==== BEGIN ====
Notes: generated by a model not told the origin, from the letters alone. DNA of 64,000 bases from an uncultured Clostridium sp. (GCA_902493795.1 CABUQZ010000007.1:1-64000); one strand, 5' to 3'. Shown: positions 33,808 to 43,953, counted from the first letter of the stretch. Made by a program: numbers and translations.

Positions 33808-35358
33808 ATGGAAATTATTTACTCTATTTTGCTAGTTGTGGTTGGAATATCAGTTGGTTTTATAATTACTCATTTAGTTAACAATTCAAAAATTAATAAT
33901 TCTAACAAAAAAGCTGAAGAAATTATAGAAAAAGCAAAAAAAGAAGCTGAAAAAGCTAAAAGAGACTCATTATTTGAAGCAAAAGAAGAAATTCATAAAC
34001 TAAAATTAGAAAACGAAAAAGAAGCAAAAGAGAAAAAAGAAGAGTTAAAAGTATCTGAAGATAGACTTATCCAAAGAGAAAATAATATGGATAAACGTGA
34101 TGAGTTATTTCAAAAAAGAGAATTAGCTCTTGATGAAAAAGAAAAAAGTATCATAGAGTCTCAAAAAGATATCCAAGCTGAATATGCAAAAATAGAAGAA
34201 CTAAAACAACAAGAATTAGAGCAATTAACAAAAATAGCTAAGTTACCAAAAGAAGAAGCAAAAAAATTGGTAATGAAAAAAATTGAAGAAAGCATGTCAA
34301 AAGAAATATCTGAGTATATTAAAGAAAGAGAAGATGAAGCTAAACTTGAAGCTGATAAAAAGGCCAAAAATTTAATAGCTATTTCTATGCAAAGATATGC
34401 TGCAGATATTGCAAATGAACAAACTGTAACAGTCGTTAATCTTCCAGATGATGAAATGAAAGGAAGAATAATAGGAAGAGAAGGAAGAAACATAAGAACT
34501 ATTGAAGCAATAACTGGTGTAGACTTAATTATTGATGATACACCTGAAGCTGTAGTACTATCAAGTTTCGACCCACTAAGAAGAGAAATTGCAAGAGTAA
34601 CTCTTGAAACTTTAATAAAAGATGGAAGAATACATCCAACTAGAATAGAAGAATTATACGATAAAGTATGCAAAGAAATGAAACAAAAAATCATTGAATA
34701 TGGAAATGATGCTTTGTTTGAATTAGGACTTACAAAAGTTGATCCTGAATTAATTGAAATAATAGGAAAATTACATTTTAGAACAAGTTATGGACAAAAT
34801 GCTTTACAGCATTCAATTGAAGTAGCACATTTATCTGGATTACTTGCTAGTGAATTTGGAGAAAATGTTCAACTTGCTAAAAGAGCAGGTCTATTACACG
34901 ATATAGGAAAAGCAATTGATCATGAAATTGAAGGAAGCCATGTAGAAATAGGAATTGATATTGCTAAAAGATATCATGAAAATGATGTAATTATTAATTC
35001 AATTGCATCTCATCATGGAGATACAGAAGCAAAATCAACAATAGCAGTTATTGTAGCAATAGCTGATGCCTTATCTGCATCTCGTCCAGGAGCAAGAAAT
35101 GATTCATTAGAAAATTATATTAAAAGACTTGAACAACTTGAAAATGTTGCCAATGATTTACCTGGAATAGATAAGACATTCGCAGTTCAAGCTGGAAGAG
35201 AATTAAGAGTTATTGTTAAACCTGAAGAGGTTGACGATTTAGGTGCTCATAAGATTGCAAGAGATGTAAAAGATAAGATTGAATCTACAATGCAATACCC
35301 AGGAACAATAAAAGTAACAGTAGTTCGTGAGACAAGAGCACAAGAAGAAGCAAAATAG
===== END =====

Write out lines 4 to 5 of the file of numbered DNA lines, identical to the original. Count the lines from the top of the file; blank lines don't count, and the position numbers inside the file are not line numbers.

33901 TCTAACAAAAAAGCTGAAGAAATTATAGAAAAAGCAAAAAAAGAAGCTGAAAAAGCTAAAAGAGACTCATTATTTGAAGCAAAAGAAGAAATTCATAAAC
34001 TAAAATTAGAAAACGAAAAAGAAGCAAAAGAGAAAAAAGAAGAGTTAAAAGTATCTGAAGATAGACTTATCCAAAGAGAAAATAATATGGATAAACGTGA